And I have bad news for the United States: Rebalancing won't be the relatively pain-free process some in Washington hope. Faced with an increasingly ugly bilateral trade deficit, many of the most senior U.S. officials -- including many who should know better -- have repeatedly called on the Chinese leadership to empower Chinese consumers to buy more Chinese-made products and to allow the renminbi, China's currency, to appreciate to help them afford it. The Foreign Policy Survey results reported here also suggest Washington is on solid ground: Nearly 100 percent of the leading economists consulted told the magazine they think the renminbi is undervalued.

But in reality it's hard to imagine a better example of "be careful what you wish for."

In the most profound financial change in recent Middle East history, Gulf Arabs are planning – along with China, Russia, Japan and France – to end dollar dealings for oil, moving instead to a basket of currencies including the Japanese yen and Chinese yuan, the euro, gold and a new, unified currency planned for nations in the Gulf Co-operation Council, including Saudi Arabia, Abu Dhabi, Kuwait and Qatar.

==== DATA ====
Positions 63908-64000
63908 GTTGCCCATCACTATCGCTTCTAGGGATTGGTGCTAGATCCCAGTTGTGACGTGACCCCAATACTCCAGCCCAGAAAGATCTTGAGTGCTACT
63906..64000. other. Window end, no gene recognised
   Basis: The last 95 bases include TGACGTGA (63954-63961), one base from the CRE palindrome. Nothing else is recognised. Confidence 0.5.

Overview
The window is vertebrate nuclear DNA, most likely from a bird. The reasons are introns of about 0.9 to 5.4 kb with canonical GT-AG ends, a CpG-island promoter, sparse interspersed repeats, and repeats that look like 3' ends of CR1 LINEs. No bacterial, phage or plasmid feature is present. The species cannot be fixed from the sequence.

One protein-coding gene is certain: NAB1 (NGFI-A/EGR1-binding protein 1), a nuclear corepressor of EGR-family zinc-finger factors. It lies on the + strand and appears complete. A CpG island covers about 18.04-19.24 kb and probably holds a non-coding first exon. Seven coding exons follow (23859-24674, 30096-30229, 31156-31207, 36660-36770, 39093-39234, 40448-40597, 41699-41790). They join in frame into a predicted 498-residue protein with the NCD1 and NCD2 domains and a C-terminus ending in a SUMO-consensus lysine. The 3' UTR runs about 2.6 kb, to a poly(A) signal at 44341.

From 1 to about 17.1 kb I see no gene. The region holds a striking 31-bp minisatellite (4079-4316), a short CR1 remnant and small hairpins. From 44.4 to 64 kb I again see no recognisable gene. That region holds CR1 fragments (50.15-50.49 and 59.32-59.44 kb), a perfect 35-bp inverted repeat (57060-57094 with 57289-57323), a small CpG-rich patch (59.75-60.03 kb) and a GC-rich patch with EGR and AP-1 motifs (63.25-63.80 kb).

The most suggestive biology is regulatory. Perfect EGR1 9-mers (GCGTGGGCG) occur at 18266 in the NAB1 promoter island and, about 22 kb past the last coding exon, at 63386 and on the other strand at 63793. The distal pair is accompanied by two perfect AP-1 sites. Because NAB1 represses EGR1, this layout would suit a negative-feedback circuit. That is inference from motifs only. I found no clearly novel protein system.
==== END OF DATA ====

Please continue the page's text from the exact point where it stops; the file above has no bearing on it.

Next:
The American consumer has for decades served as the engine of world commerce, using borrowed cash to snap up the accouterments of modern living [...] Eliminate the American wherewithal to shop, and the pain would ripple out to multiple shores.

China holds over one trillion dollars, and Japan almost one trillion, in dollar-denominated assets.

Other countries have lesser but still substantial amounts. As the US dollar is the reserve currency, the entire world’s investment portfolio is over-wei

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